Our View: APU tuition cut is good news

Less shock in the sticker

APU's tuition cut runs counter to the trend, but makes sense

That's a fresh breeze coming off the northeast end of the U-Med District.

Alaska Pacific University announced last month that it's cutting its tuition by 34 percent, from $29,700 a year to $19,500 for undergraduate students in 2014.

The idea, said university president Don Bantz, is too get prospective students to take a second look at APU, not walk away with sticker shock before they even find out what financial aid might be available.

Nineteen thousand and change still leaves some shock in the sticker, but Bantz points out that now APU may offer a better deal for Alaskans than some of the big West Coast public schools. And the fact that APU will cut tuition when most schools have been cutting budgets and increasing tuition should get Alaska families' attention. Bantz said available financial can further cut the new tuition in half for many Alaska students.

APU can afford the cut for two reasons.

First, current faculty and facilities can handle the increase in students sought with the tuition cut. APU is operating under capacity. It's enrollment is 620; ideally, Bantz said, the school would have 750 students.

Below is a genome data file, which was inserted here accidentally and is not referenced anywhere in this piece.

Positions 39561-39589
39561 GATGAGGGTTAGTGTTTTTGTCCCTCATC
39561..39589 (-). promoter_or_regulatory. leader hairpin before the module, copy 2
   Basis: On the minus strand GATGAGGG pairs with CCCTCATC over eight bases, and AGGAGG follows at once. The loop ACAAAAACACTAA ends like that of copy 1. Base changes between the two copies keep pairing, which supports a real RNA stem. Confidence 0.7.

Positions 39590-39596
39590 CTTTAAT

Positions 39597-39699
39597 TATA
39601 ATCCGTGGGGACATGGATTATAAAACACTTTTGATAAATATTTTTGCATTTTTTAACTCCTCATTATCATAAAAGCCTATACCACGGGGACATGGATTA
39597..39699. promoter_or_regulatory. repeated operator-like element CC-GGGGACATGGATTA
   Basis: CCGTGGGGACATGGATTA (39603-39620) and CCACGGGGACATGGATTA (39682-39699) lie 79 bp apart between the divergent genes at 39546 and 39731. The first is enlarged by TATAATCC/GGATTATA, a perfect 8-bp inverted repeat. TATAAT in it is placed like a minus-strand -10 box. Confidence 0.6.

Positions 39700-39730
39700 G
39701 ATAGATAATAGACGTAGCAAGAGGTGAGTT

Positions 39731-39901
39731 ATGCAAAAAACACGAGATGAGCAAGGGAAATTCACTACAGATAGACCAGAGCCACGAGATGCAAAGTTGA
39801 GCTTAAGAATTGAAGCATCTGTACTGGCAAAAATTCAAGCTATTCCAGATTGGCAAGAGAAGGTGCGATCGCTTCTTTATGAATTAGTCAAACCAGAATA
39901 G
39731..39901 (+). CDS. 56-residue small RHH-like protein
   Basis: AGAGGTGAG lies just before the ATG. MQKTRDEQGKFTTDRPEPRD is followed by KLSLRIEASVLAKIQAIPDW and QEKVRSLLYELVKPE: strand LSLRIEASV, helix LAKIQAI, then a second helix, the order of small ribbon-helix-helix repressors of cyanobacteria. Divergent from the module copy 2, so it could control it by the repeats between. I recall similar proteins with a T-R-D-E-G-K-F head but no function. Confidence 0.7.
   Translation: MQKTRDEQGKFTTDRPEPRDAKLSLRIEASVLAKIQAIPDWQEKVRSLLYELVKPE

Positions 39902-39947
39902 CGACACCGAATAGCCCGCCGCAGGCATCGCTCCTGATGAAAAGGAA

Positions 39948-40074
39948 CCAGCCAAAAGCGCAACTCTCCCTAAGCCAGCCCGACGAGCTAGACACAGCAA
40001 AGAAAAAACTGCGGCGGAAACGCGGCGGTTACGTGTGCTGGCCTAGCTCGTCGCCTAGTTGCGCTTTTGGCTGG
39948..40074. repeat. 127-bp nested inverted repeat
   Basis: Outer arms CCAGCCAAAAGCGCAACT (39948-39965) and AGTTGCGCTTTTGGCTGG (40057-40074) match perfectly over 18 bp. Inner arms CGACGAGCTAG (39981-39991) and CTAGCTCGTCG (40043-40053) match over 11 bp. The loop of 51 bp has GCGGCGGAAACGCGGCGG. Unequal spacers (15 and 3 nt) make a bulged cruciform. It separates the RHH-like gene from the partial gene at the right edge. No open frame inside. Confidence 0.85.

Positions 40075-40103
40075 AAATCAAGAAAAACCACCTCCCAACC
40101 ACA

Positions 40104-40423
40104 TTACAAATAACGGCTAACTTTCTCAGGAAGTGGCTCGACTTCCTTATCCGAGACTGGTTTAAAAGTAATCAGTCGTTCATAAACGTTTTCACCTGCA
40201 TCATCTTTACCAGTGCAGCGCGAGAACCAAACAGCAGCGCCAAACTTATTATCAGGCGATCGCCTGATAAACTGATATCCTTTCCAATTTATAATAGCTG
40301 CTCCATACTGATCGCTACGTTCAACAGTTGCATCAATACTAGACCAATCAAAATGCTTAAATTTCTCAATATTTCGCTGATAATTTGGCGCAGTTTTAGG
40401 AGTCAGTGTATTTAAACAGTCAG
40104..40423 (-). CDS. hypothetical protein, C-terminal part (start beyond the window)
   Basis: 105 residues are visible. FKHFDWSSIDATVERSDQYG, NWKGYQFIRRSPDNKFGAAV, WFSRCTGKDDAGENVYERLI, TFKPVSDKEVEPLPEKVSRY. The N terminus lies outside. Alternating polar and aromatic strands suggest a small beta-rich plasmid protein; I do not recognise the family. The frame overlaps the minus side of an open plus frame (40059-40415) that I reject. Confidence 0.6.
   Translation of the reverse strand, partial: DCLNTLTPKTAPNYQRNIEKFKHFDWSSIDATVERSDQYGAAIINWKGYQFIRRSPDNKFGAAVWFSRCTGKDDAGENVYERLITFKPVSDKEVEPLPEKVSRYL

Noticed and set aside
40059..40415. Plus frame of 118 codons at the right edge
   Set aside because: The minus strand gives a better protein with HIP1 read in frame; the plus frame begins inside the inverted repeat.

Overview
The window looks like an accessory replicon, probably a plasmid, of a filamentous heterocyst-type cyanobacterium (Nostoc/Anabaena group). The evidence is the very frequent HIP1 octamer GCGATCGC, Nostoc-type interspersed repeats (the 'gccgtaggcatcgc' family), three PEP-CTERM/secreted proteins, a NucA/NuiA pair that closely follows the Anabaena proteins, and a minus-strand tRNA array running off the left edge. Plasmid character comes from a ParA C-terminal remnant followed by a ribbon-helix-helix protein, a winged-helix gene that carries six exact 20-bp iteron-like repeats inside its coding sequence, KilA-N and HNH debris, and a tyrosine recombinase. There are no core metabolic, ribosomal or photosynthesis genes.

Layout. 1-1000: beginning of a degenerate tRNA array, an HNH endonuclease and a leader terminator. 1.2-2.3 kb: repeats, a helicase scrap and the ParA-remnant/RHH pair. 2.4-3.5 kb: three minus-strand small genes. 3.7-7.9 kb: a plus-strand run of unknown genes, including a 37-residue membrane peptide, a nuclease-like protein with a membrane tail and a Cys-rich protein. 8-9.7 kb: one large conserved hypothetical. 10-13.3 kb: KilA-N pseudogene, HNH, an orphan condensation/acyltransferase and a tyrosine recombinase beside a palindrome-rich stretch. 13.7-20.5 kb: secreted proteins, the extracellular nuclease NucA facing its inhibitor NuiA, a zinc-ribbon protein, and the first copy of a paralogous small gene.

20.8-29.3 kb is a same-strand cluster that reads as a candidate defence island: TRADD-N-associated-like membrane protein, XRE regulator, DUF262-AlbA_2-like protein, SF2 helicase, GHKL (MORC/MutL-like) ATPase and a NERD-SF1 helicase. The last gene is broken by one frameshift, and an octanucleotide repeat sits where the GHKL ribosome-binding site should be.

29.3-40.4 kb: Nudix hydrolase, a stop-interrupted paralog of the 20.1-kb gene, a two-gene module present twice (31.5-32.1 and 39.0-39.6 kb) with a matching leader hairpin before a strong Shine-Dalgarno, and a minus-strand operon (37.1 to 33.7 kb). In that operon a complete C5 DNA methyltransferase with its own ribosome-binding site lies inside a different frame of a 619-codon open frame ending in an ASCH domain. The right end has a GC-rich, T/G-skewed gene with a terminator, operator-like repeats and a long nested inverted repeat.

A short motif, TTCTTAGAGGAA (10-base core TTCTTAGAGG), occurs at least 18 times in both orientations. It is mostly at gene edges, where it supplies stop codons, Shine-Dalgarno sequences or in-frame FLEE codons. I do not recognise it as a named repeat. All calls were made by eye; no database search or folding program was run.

"Our marginal costs are minimal to add more students right now," Bantz said.

Second, the school's investment income from properties it owns offset some of its costs and allow the school to knock tuition down. Bantz said an APU education costs about $30,000 a year, but income outside of tuition can cover the reduction. Not every school has that option.

APU is small, private and intends to remain that way. It's not much of a competitor to UAA, its next-door neighbor, with its 18,000 students, greater facilities and course offerings.

But APU has long held a solid place in the higher education landscape here. The school stresses small classes and field work. It offers undergraduate and graduate degrees in the fields ranging from counseling and psychology to business and biology.

As their first class next fall, incoming freshman are invited on a two-week Yukon River float from Eagle to Circle.

"The kids are gonna have to unplug for two weeks," Bantz said. The Yukon River is an orientation to remember.

APU adds to the richness of choice in higher education here. The tuition cut makes that choice a little more affordable.

BOTTOM LINE: APU tuition cut is good news.